In contrast, the novel Martin-Hopkins LDL-C method is the first to transform the Friedewald equation from a one-size-fits-all to an individualized approach. It replaces the fixed factor of five used for the triglyceride to VLDL-C ratio with one of 180 patient-specific variables, which is calculated based on serum triglyceride and non-high-density lipoprotein cholesterol (HDL-C) concentrations.11 Thus, no additional testing is required; this modernized algorithm is run using the same inputs from the standard lipid profile. Its accuracy and superiority to Friedewald estimation has been validated in the US and internationally in countries such as Brazil, Japan, Korea and Taiwan.

Cross-sectional analysis of over 1.5 million patients showed that LDL-C accuracy remains high with this new Martin-Hopkins method, regardless of fasting versus non-fasting.8 For example, as compared with the statistics above in those with non-fasting Friedewald LDL-C <70 mg/dL, where one in 12 and one in 28 patients had errors of 20-29 or >30 mg/dL, respectively, the comparable numbers were one in 500 and no patients when using the modernized method. In fact, >97% of patients have errors <10 mg/dL, even in the non-fasting state. The implication is that recommendations could be liberalized in most clinical circumstances to either fasting or non-fasting LDL-C assessment, which means in turn greater convenience for clinicians and their patients.

In the age of precision medicine, there is increasing focus on precision in diagnostics and tailoring management to the level of the individual. The move from the Friedewald equation to the novel Martin-Hopkins LDL-C method is an early example of this, arising from availability of big data, a fresh approach to data processing and recognition of the clinical importance of accuracy at low LDL-C. Modernizing LDL-C estimation brings the advantage of preserved LDL-C accuracy in the non-fasting state. We are encouraged to see innovative clinical laboratories already embracing this change.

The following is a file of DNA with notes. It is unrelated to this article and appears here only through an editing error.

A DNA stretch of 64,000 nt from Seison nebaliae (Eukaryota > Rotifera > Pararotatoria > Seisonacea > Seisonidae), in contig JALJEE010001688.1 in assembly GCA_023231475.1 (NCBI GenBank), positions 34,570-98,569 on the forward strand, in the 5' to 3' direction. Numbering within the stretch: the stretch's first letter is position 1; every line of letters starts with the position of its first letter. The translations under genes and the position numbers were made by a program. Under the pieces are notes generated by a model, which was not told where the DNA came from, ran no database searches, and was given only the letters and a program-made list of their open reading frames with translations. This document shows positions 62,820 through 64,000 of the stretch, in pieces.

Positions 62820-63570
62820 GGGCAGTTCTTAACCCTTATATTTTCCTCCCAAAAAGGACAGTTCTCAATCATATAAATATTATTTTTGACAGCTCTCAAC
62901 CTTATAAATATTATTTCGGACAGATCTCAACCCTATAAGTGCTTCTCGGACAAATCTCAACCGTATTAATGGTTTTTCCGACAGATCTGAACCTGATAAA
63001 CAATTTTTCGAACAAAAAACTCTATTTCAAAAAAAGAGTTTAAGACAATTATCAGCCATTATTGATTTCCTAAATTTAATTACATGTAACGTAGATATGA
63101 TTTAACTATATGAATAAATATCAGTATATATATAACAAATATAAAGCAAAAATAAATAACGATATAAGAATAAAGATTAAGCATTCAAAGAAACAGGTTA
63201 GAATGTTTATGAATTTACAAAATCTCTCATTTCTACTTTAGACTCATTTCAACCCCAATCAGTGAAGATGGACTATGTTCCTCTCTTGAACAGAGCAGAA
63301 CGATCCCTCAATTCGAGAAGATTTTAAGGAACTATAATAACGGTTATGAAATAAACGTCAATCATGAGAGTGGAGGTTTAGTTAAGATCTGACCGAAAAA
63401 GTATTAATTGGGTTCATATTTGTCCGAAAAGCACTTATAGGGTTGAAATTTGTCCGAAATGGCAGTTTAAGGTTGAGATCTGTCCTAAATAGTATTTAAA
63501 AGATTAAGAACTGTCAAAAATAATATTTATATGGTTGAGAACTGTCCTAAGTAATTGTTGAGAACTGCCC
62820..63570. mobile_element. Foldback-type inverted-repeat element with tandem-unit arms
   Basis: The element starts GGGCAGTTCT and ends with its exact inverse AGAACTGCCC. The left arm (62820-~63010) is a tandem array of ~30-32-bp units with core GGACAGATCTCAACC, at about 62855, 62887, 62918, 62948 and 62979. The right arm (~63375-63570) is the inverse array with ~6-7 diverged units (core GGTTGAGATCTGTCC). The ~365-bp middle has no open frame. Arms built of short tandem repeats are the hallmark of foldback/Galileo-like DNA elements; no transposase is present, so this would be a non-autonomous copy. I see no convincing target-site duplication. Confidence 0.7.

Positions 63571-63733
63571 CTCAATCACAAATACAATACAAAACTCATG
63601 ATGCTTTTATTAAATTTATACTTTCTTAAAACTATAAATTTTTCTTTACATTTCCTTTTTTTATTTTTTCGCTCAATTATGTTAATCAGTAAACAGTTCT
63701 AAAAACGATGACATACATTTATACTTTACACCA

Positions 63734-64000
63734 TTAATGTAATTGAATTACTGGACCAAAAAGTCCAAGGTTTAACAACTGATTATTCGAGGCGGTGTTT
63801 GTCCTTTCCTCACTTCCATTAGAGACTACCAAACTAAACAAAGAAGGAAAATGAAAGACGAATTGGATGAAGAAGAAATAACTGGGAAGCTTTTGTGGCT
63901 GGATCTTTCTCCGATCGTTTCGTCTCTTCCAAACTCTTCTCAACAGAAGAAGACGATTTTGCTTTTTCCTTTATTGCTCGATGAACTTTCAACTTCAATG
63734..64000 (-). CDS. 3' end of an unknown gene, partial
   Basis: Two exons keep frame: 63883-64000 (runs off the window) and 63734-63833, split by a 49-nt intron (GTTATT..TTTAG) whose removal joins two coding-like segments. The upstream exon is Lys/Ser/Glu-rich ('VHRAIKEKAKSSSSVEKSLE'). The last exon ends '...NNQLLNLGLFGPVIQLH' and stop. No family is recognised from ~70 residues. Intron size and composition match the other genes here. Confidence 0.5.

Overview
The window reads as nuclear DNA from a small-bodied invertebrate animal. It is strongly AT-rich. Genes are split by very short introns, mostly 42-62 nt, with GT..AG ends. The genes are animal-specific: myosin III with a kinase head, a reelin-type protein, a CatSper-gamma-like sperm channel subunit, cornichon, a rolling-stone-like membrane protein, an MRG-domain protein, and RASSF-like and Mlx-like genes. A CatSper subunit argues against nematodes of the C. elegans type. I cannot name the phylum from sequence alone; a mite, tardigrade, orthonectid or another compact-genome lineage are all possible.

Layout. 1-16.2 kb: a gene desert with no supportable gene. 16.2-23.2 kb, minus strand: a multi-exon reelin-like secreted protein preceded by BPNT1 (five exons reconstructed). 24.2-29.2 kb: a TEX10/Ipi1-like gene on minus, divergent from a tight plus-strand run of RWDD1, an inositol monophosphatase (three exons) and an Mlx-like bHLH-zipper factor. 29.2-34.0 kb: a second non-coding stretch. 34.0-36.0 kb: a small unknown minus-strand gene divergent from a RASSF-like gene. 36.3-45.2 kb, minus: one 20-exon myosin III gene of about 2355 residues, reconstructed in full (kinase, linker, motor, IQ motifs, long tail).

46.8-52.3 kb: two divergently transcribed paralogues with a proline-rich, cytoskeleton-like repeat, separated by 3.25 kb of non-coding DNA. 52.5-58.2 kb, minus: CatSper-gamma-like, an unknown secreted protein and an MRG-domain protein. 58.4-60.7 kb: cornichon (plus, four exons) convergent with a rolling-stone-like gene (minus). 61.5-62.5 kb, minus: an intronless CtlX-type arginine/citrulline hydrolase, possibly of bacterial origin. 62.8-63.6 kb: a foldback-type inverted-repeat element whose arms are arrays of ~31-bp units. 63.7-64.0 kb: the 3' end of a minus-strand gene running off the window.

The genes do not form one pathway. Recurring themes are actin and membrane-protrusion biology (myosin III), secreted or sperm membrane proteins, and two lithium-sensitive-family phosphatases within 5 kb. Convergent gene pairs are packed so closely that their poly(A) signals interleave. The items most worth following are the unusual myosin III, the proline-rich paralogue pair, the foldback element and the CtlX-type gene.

References

  1. Friedewald WT, Levy RI, Fredrickson DS. Estimation of the concentration of low-density lipoprotein cholesterol in plasma, without use of the preparative ultracentrifuge. Clin Chem 1972;18:499-502.
  2. Catapano AL, Graham I, De Backer G, et al. 2016 ESC/EAS guidelines for the management of dyslipidaemias. Eur Heart J 2016;37:2999-3058.
  3. Mora S, Rifai N, Buring JE, Ridker PM. Fasting compared with nonfasting lipids and apolipoproteins for predicting incident cardiovascular events. Circulation 2008;118:993-1001.
  4. Ridker PM, Rifai N, Cook NR, Bradwin G, Buring JE. Non-HDL cholesterol, apolipoproteins A-I and B100, standard lipid measures, lipid ratios, and CRP as risk factors for cardiovascular disease in women. JAMA 2005;294:326-33.
  5. Jacobson TA, Ito MK, Maki KC, et al. National lipid association recommendations for patient-centered management of dyslipidemia: part 1--full report. J Clin Lipidol 2015;9:129-69.
  6. Nordestgaard BG. A test in context: lipid profile, fasting versus nonfasting. J Am Coll Cardiol 2017;70:1637-46.
  7. Driver SL, Martin SS, Gluckman TJ, Clary JM, Blumenthal RS, Stone NJ. Fasting or nonfasting lipid measurements: it depends on the question. J Am Coll Cardiol 206;67:1227-34.
  8. Sathiyakumar V, Park J, Golozar A, et al. Fasting versus nonfasting and low-density lipoprotein cholesterol accuracy. Circulation 2018;137:10-9.
  9. Scharnagl H, Nauck M, Wieland H, Marz W. The Friedewald formula underestimates LDL cholesterol at low concentrations. Clin Chem Lab Med 2001;39:426-31.
  10. Jun KR, Park HI, Chun S, Park H, Min WK. Effects of total cholesterol and triglyceride on the percentage difference between the low-density lipoprotein cholesterol concentration measured directly and calculated using the Friedewald formula. Clin Chem Lab Med 2008;46:371-5.
  11. Martin SS, Blaha MJ, Elshazly MB, et al. Comparison of a novel method vs the Friedewald equation for estimating low-density lipoprotein cholesterol levels from the standard lipid profile. JAMA 2013;310:2061-8.

Clinical Topics: Diabetes and Cardiometabolic Disease, Dyslipidemia, Lipid Metabolism, Nonstatins, Novel Agents

Keywords: Cholesterol, VLDL, Cholesterol, LDL, Triglycerides, Subtilisin, Cross-Sectional Studies, Expert Testimony, Lipids, Lunch, Cardiovascular Diseases, Risk Factors, Lipoproteins, Proprotein Convertases, Risk Assessment, Saccharomyces cerevisiae Proteins, Ultracentrifugation, Algorithms, Dyslipidemias